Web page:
The Manning-Rye Covered Bridge crosses the Palouse River outside of Colfax. It was constructed about 1918 by the Spokane and Inland Empire Railroad, an expansive interurban electric railroad line scheme that extended from the Palouse to Spokane. In contrast to most railroads, the electric railways could provide a frequent, rapid service with numerous stops. <br />
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Because it was most feasible to construct the electric railroads in well developed areas, the promoters focused on areas like the Palouse, rather than on areas that had no railroad service at all. By the summer of 1907, the electric line to Colfax was completed. Presumably, the Manning-Rye Covered Bridge replaced the original structure constructed over the Palouse River in 1907. The timber housing protects a single span timber Howe truss which rests on timber pile abutments, encased with timber cribs. Because it was necessary to provide for the connection between the locomotive and the overhead electric lines, the top of the bridge was left uncovered.  There are doors in the housing to provide access for the maintenance of the truss components. <br />
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The bridge eventually became the property of the Great Northern Railroad, and subsequently was owned by the Norther Pacific Railroad; it remained in use as a railroad bridge until 1967. In 1969 it was purchased by its present owner who saved the structure from demolition. At this time, the rails were replaced with wooden planking so that the present owner could use the structure for automobile access to her property. The Manning-Rye Bridge is one of four covered bridges remaining in Washington.<br />
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The bridge was added the National Register of Historic Places July 15, 1982.
  
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The Manning-Rye Covered Bridge crosses the Palouse River outside of Colfax. It was constructed about 1918 by the Spokane and Inland Empire Railroad, an expansive interurban electric railroad line scheme that extended from the Palouse to Spokane. In contrast to most railroads, the electric railways could provide a frequent, rapid service with numerous stops.

Because it was most feasible to construct the electric railroads in well developed areas, the promoters focused on areas like the Palouse, rather than on areas that had no railroad service at all. By the summer of 1907, the electric line to Colfax was completed. Presumably, the Manning-Rye Covered Bridge replaced the original structure constructed over the Palouse River in 1907. The timber housing protects a single span timber Howe truss which rests on timber pile abutments, encased with timber cribs. Because it was necessary to provide for the connection between the locomotive and the overhead electric lines, the top of the bridge was left uncovered. There are doors in the housing to provide access for the maintenance of the truss components.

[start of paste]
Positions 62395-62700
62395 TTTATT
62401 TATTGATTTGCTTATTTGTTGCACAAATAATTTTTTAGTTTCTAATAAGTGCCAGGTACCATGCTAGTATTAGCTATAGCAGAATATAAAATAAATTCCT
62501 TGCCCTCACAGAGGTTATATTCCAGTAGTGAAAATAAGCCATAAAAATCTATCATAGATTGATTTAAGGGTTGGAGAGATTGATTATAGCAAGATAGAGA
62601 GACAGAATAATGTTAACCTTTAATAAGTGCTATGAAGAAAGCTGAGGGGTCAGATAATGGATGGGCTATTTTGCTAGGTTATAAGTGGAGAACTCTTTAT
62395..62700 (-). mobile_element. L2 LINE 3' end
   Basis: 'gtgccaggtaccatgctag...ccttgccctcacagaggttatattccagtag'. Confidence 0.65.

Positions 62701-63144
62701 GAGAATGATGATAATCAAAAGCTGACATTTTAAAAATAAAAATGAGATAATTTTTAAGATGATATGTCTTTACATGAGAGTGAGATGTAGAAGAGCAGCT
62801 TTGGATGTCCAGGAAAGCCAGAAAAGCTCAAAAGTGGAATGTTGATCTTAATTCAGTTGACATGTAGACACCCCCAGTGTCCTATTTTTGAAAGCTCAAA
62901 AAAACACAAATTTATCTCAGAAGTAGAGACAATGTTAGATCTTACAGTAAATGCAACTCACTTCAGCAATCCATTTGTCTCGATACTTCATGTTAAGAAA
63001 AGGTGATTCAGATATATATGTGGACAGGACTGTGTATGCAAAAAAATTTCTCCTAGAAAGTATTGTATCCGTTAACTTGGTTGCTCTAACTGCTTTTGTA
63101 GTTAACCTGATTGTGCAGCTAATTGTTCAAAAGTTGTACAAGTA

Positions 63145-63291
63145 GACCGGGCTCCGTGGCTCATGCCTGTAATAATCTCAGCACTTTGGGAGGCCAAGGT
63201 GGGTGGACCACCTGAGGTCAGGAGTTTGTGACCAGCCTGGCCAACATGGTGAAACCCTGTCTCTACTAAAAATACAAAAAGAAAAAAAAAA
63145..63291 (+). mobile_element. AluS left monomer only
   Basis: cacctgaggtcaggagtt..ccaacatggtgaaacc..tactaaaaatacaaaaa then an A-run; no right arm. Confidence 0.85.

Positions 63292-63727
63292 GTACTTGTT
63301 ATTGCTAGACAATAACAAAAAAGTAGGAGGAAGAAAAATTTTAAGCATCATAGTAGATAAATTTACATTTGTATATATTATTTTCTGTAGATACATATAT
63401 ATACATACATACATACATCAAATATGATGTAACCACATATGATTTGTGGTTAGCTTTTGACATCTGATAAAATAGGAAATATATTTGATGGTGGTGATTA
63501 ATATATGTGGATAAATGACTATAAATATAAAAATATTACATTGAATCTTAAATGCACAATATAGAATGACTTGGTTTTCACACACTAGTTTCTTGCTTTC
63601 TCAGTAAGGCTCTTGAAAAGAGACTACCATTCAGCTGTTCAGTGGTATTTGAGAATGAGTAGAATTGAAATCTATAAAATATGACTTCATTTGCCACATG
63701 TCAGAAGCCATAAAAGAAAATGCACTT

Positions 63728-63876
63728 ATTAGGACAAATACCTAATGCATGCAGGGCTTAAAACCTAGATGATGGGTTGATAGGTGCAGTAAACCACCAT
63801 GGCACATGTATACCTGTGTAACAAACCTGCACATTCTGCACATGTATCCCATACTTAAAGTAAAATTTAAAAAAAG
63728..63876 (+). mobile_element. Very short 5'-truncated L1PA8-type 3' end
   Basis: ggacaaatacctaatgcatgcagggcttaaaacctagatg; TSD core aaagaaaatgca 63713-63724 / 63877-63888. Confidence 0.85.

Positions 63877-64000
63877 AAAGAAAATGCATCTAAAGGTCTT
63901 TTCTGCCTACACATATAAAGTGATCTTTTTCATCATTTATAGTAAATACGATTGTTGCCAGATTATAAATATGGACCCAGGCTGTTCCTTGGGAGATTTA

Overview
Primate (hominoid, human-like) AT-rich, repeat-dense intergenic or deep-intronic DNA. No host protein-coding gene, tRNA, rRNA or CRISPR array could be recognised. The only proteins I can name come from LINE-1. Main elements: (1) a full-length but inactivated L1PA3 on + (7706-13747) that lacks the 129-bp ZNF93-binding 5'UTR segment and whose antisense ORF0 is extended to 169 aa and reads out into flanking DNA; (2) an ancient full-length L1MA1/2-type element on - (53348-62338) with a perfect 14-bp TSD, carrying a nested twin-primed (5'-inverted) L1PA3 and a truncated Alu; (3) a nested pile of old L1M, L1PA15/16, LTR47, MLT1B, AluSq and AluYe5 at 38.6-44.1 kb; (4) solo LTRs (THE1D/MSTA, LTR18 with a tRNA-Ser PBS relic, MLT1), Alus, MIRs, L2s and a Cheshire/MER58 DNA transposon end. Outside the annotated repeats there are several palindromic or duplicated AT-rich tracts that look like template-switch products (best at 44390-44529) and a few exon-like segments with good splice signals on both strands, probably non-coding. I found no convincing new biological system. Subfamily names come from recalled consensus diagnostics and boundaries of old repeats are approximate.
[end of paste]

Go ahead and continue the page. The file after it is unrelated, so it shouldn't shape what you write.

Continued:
The bridge eventually became the property of the Great Northern Railroad, and subsequently was owned by the Norther Pacific Railroad; it remained in use as a railroad bridge until 1967. In 1969 it was purchased by its present owner who saved the structure from demolition. At this time, the rails were replaced with wooden planking so that the present owner could use the structure for automobile access to her property. The Manning-Rye Bridge is one of four covered bridges remaining in Washington.

The bridge was added the National Register of Historic Places July 15, 1982.

Filename: Manning-Rye Covered Bridge 20160620-IMG_0507-HDR.jpg
Size: 4550x3033 / 11.0MB
Source:
Date 20 Jun 2016
Location: Colfax Washington United States
Credit:
Copyright: © Greg Disch Photography gdisch@gregdisch.com
Model Release: No
Property Release: No
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View This Image\'s Galleries: All Covered Bridges, All Images, All Palouse Photos, All Washington Photos, All Bridges
Keywords:
  • Bridges
  • Covered Bridge
  • National Register of Historic Places
  • Palouse
  • Railroad Bridge
  • United States
  • Washington

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